Paul explained that he was sending two other brothers with Titus to Corinth. These men were going with titus not only to help him in his ministry but also to accompany him as he carried the collection back to Jerusalem. Paul clarifies that he is sending these men to travel with Titus because "we want to avoid any criticism of the way we administer this liberal gift. We want to do what is right, not only in the eyes of the Lord but also in the eyes of men." (v.20-21)
In his earlier letter, Paul explained that the Corinthians would also select men to accompany the gift. (1 Corinthians 16:3) Thus Paul was providing people to whom he was accountable, and the Corinthians also were sending men they chose to be in the entourage that delivered the money to be sure it was handled correctly. All parties involved in the collection and delivery of the money were represented, and all were accountable to each other. This protocol ensured that no one involved in the collection could accuse another of fraud.
Paul makes it clear that he takes these precautions because he wants to do what is right, not only before God but also in the eyes of men. Paul was probably not worried that God would accuse him of fraud if he delivered money. With the accusations already flourishing that Paul was not a legitimate apostle, however, he knew that if he did not surround himself with men the churches trusted as he handled the collections, he would undoubtedly be accused of mishandling those gifts.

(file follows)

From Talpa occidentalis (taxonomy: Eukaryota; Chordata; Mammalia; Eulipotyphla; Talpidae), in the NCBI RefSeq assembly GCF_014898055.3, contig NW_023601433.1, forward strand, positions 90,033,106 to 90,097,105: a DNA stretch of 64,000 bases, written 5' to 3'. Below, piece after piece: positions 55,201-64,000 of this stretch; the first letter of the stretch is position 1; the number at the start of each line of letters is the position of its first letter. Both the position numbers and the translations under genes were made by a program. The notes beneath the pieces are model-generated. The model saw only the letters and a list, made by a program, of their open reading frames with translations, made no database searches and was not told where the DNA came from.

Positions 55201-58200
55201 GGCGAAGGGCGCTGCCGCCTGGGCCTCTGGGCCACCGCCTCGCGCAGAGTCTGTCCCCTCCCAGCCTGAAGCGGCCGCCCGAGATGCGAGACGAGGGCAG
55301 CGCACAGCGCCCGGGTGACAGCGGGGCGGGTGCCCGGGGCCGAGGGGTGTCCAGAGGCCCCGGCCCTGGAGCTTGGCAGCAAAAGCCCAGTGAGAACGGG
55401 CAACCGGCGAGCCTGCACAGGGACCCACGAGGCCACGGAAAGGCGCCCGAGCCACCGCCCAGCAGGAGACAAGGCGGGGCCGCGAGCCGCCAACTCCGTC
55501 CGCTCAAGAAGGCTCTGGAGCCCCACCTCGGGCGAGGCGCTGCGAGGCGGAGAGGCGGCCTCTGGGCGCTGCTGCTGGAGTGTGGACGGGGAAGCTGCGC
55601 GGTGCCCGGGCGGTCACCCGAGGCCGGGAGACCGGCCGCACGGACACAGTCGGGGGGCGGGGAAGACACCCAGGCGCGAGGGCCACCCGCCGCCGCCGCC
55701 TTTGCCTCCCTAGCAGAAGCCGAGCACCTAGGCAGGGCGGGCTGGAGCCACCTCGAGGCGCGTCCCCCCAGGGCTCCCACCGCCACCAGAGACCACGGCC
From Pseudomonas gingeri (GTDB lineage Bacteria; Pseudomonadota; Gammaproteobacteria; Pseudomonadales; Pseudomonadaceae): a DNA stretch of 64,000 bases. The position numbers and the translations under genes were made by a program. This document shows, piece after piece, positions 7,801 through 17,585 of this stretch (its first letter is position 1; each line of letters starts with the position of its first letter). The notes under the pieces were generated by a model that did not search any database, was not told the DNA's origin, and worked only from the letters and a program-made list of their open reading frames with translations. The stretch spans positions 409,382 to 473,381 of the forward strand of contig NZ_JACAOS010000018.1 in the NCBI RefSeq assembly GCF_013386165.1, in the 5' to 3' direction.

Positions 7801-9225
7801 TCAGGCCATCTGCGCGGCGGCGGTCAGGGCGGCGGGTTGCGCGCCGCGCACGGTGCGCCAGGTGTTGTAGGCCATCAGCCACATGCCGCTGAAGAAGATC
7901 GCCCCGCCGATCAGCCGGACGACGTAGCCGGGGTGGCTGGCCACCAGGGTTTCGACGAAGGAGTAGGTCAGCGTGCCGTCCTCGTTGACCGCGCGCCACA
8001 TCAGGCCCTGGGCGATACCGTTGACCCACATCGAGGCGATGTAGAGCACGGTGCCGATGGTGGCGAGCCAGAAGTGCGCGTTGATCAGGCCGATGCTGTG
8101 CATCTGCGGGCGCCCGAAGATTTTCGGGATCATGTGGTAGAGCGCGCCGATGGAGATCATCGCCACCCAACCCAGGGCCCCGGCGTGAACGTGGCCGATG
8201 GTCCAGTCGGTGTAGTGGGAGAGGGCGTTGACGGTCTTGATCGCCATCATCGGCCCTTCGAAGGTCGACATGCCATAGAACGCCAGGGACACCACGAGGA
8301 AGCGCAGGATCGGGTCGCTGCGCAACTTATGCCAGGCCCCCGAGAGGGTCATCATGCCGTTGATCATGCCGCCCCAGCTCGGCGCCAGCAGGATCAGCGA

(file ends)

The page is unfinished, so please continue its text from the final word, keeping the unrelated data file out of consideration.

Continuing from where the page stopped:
Sometimes we are tempted to think, "Who cares what people think? God knows my heart; I don't have to worry about people."
It's true that we should not temper our commitment and love for the gospel and for truth with fear of what people will say. But when we conduct our affairs as Christ-followers, the way we do business and interact with people colors how others respond both to us personally and to Jesus as we represent him.
Jesus said, in his famous Sermon on the Mount, "Let your light shine before men, that they may see your good deeds and praise your Father in heaven." (Matt. 5:16)
Our good deeds, as Christ-followers, include everything we do that is motivated by the Holy Spirit. In the context of 2 Corinthians 8 and9, these good deeds include generous giving to the needy. We are to let our love of Jesus and the light of the gospel shine unhindered from us, so that when we do good deeds, people will praise God for them. The good deeds will not be seen as our own acts of altruism, but they will be recognized as gifts directly from God. Our light cannot shine clearly if we are secretive or not accountable to each other.
Paul also wrote to the Romans about the necessity of doing right in the eyes of those watching. "Do not repay anyone evil for evil. Be careful to do what is right in the eyes of everybody." (Romans 12:17) In Romans 14:17-18 he says further that the kingdom of God is not about self-indulgence or self-denial-eating and drinking-but about "righteousness, peace and joy in the Holy Spirit." Anyone who lives with the Holy Spirit's power instead of living focussed on his own behaviors and on the impression he is making will live a life that others will admire. It will be a life of unselfishness and humility instead of a life of self-consciousness and defensiveness.